You disparaged people (people like me) for their cussedly nonspecific dissatisfactions, because to fail to embrace the simple fineness of being alive betrayed a weakness of character. You always hated finicky eaters, hypochondriacs, and snobs who turn up their noses at Terms of Endearment just because it was popular. Nice eats, nice place, nice folks– what more could I possibly want? Besides, the good life doesn’t knock on the door. Joy is a job.
-Lionel Shriver, from We Need to Talk About Kevin.
I characterize myself as a “glass half empty” person, but that is more of a reflection on my tendency to worry and dwell on things. I go through great pains to not be negative. For me, it’s a matter of self preservation. My money, and even more so my time, are precious to me. It pains me to think I’ve wasted either. So with each experience, I seek out the positive, even if that means to acknowledge that an experience was so disastrous as to be an adventure.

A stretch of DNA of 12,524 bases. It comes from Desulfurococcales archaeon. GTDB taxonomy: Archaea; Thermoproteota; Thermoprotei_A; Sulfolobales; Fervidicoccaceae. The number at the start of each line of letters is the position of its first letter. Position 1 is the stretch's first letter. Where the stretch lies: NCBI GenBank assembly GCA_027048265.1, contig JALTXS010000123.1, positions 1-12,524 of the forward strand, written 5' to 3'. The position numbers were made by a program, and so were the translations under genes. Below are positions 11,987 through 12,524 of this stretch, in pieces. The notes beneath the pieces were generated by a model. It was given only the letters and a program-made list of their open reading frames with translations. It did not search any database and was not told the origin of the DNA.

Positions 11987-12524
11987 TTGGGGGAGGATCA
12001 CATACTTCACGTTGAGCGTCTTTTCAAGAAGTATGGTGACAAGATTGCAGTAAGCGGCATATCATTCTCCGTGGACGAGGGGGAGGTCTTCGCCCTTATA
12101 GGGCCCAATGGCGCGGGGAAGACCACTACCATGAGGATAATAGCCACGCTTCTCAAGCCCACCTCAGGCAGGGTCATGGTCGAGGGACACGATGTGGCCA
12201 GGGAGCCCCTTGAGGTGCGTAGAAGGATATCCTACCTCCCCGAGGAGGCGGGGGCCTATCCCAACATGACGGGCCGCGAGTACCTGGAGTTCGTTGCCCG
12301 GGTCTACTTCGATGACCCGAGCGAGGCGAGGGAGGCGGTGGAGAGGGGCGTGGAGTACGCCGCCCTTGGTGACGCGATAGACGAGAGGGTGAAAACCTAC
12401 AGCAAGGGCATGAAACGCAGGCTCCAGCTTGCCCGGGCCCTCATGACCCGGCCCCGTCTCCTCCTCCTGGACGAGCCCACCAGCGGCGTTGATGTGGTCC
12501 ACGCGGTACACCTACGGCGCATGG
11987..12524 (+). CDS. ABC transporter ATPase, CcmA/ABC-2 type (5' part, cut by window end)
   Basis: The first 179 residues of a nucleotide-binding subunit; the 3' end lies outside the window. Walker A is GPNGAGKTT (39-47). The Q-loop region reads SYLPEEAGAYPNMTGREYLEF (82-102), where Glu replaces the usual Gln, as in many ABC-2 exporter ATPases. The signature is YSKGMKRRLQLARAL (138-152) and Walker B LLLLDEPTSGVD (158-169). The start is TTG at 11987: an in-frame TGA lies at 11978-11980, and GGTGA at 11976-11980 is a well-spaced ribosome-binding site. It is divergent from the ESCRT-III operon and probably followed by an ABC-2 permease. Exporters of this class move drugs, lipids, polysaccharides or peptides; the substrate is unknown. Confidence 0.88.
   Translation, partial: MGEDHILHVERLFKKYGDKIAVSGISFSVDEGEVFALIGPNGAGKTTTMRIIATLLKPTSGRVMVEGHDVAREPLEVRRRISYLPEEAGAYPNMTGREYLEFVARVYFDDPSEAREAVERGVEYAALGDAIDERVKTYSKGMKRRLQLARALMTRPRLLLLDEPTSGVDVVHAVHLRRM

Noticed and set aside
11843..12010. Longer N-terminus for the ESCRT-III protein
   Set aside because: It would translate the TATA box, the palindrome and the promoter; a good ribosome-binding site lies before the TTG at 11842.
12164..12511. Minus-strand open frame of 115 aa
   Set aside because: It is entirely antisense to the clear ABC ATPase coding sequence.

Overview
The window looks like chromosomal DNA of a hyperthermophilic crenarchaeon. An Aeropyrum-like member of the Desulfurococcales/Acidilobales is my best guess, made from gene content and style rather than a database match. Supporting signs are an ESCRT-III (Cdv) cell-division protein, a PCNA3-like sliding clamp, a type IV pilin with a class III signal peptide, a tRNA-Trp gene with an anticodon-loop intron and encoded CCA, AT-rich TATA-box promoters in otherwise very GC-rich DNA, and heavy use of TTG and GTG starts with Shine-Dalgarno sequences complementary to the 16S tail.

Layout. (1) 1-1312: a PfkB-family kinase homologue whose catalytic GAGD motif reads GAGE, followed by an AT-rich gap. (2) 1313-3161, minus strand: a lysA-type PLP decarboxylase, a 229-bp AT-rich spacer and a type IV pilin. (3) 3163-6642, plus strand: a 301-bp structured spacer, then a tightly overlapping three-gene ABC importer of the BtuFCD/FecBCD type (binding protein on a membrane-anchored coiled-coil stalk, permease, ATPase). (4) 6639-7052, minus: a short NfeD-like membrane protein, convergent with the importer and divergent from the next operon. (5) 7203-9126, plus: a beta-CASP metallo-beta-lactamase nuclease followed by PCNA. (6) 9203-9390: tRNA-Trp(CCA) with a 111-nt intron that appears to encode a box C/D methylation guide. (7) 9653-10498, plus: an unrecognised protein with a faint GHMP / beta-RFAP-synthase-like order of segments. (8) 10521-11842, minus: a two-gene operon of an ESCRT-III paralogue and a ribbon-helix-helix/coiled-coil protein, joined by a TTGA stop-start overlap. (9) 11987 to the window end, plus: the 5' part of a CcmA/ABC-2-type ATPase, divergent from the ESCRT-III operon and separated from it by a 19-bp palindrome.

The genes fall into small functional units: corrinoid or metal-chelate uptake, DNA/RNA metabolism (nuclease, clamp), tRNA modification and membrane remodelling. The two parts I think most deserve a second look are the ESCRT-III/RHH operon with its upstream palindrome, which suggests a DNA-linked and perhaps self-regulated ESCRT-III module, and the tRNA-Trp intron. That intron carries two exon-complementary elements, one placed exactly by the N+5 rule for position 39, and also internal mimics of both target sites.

If an experience is going to be a negative one, it’s not worth doing. I’d rather spend an afternoon hanging out at home with my family, than go out and have a bad time. I recognize that some things are beyond your control, but I go through great pains to put a positive spin on things, so I don’t feel like I’ve been wasting my time. I make joy my job.
How do you approach your experiences? Do you make joy your job?